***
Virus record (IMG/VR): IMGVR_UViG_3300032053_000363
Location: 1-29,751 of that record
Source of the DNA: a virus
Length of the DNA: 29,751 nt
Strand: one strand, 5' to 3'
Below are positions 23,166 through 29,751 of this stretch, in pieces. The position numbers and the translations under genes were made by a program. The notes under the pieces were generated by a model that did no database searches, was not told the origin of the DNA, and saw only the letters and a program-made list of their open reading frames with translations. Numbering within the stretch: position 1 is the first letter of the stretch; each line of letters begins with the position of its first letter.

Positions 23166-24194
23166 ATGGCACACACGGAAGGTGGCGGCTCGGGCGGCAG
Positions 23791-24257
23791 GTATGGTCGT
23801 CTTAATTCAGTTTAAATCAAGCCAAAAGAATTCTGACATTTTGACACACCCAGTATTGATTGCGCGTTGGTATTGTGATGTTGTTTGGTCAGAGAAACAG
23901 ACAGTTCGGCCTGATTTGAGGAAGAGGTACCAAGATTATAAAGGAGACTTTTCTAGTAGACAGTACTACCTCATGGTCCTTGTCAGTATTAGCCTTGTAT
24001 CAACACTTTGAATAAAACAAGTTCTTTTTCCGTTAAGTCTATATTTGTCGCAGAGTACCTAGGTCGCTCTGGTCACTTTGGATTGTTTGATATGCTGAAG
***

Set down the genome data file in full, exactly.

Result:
Virus record (IMG/VR): IMGVR_UViG_3300032053_000363
Location: 1-29,751 of that record
Source of the DNA: a virus
Length of the DNA: 29,751 nt
Strand: one strand, 5' to 3'
Below are positions 23,166 through 29,751 of this stretch, in pieces. The position numbers and the translations under genes were made by a program. The notes under the pieces were generated by a model that did no database searches, was not told the origin of the DNA, and saw only the letters and a program-made list of their open reading frames with translations. Numbering within the stretch: position 1 is the first letter of the stretch; each line of letters begins with the position of its first letter.

Positions 23166-24194
23166 ATGGCACACACGGAAGGTGGCGGCTCGGGCGGCAG
Positions 23791-24257
23791 GTATGGTCGT
23801 CTTAATTCAGTTTAAATCAAGCCAAAAGAATTCTGACATTTTGACACACCCAGTATTGATTGCGCGTTGGTATTGTGATGTTGTTTGGTCAGAGAAACAG
23901 ACAGTTCGGCCTGATTTGAGGAAGAGGTACCAAGATTATAAAGGAGACTTTTCTAGTAGACAGTACTACCTCATGGTCCTTGTCAGTATTAGCCTTGTAT
24001 CAACACTTTGAATAAAACAAGTTCTTTTTCCGTTAAGTCTATATTTGTCGCAGAGTACCTAGGTCGCTCTGGTCACTTTGGATTGTTTGATATGCTGAAG